End View

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The addition of a couple of stools makes the table more inviting. The nice thing about these matching stools is that the construction is almost identical to the table itself.

MORTISE AND TENON JOINTS, just like the table, the place to begin is with the legs. You'll notice that in this case, the legs are only IV2"-square instead of a full 2" like the table legs. Proportionally, this works out better for the shorter stools.

As before, you'll want to begin by cutting the mortises in the legs. Then you can turn your attention to the tenons on the apron pieces.

ADD TH£ RAILS. When you get to the lower section of the base, you'll see a key difference. The end rails and center stretcher of the table have been replaced by narrower rails and spindles as shown in the drawing above. These differences are for practicality and appearance. The lower spindles with tiieir rounded edges give your feet a comfortable resting spot while sitting.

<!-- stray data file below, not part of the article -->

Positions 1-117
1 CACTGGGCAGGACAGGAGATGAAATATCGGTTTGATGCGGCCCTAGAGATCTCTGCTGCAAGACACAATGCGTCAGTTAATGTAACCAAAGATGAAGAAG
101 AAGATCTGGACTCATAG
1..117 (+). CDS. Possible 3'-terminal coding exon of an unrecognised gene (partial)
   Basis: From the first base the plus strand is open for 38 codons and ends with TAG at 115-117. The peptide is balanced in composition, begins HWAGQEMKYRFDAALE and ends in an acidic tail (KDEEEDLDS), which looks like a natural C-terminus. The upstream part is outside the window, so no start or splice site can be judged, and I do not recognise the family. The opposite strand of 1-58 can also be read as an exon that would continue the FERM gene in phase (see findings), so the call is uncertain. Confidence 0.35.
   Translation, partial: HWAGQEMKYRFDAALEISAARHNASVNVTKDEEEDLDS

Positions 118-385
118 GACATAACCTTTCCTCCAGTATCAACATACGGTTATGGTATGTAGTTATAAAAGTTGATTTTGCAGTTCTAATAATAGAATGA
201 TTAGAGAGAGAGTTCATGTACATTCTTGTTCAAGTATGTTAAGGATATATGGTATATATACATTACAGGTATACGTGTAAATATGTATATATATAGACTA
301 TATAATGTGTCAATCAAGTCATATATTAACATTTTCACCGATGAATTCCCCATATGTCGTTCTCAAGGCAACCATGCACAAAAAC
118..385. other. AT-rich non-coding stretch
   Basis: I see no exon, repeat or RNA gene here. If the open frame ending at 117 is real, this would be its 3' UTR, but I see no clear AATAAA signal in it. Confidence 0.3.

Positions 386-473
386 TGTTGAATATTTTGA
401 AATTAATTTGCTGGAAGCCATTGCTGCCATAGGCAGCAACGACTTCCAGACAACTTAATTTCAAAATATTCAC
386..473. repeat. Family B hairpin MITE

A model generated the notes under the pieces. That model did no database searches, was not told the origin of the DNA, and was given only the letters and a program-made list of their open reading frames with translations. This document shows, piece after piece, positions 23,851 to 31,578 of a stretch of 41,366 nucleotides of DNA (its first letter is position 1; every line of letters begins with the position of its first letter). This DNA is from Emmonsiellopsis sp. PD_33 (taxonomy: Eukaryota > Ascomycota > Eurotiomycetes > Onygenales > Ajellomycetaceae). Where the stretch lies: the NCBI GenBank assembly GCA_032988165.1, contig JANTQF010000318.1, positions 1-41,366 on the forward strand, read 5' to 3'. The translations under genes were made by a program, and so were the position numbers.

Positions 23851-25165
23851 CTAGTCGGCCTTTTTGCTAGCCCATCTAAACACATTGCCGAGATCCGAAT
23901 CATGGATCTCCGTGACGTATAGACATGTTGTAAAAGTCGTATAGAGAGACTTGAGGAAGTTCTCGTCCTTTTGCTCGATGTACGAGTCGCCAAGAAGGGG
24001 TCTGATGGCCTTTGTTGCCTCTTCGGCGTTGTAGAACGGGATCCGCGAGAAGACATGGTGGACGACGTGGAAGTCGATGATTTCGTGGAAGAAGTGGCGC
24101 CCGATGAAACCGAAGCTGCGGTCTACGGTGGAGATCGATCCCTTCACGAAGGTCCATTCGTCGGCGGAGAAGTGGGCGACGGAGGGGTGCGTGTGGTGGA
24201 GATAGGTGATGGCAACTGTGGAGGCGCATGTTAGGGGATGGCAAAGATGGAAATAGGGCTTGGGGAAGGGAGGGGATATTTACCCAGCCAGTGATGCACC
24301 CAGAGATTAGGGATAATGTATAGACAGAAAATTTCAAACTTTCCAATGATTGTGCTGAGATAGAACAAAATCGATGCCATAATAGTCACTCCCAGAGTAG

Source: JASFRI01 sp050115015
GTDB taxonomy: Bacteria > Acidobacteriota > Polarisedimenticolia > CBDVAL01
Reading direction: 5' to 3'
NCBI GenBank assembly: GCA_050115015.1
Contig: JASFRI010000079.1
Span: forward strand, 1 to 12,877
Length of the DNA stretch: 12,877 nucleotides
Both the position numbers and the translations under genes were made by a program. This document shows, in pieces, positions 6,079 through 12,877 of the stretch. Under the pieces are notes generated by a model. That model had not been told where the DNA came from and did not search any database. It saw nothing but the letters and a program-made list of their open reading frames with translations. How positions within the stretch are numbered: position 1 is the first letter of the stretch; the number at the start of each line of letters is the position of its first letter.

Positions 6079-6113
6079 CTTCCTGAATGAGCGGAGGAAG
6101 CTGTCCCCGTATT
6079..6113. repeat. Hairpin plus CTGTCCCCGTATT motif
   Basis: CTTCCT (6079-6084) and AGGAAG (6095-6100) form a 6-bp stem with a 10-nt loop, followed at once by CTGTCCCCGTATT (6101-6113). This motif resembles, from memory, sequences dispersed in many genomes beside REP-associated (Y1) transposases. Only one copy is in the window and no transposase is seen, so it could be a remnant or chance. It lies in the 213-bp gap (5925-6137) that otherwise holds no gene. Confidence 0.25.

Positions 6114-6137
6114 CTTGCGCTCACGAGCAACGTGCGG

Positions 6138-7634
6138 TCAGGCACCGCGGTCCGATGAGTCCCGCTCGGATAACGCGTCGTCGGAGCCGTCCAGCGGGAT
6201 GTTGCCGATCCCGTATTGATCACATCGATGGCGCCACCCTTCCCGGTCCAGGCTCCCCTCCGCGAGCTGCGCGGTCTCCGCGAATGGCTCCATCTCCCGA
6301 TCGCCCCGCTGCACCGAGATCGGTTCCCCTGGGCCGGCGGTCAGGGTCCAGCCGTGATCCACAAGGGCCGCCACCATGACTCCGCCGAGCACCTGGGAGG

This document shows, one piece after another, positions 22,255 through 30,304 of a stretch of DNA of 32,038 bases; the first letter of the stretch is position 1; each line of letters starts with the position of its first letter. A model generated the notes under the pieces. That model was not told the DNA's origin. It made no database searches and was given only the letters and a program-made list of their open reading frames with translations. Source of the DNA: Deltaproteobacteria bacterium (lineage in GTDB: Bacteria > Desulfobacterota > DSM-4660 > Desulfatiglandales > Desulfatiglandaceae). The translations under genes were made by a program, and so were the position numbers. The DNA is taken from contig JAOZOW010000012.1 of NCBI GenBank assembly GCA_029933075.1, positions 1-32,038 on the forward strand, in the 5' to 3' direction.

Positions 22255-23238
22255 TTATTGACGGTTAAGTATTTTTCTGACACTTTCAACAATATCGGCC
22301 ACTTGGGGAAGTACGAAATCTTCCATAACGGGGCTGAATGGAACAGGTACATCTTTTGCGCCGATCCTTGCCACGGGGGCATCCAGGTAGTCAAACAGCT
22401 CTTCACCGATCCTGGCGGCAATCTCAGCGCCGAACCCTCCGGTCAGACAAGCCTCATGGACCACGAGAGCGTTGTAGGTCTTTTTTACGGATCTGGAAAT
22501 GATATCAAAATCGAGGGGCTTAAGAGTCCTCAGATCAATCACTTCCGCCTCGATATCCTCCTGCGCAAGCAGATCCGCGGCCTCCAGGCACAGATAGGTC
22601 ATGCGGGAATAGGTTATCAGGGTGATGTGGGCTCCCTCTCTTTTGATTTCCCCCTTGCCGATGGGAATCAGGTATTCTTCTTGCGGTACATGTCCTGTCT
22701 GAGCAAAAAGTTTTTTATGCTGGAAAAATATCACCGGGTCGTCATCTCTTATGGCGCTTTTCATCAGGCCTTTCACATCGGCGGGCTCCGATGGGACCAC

THE TOPS. Like the table, the stool tops are glued up from narrow strips. I used the same techniques to assemble and flatten them as I did for the table top. And they're attached to the base with z-fasten-ers, just like the table.

The only other detail in the stool tops is the slight round over I added around all four edges. Since you'll be sitting on these, I think it helps make them a little more comfortable if the edge is softened.

A few coats of paint and a tough, clear finish on the tops, and you're done. I'm willing, to bet you won't have any trouble finding a good spot for this handy little table and stools in your home. EB

Materials, Supplies & Cutting Diagram

1'x 5"- 72" Poplar (2 boards @ 3.1 Bd. Ft.)

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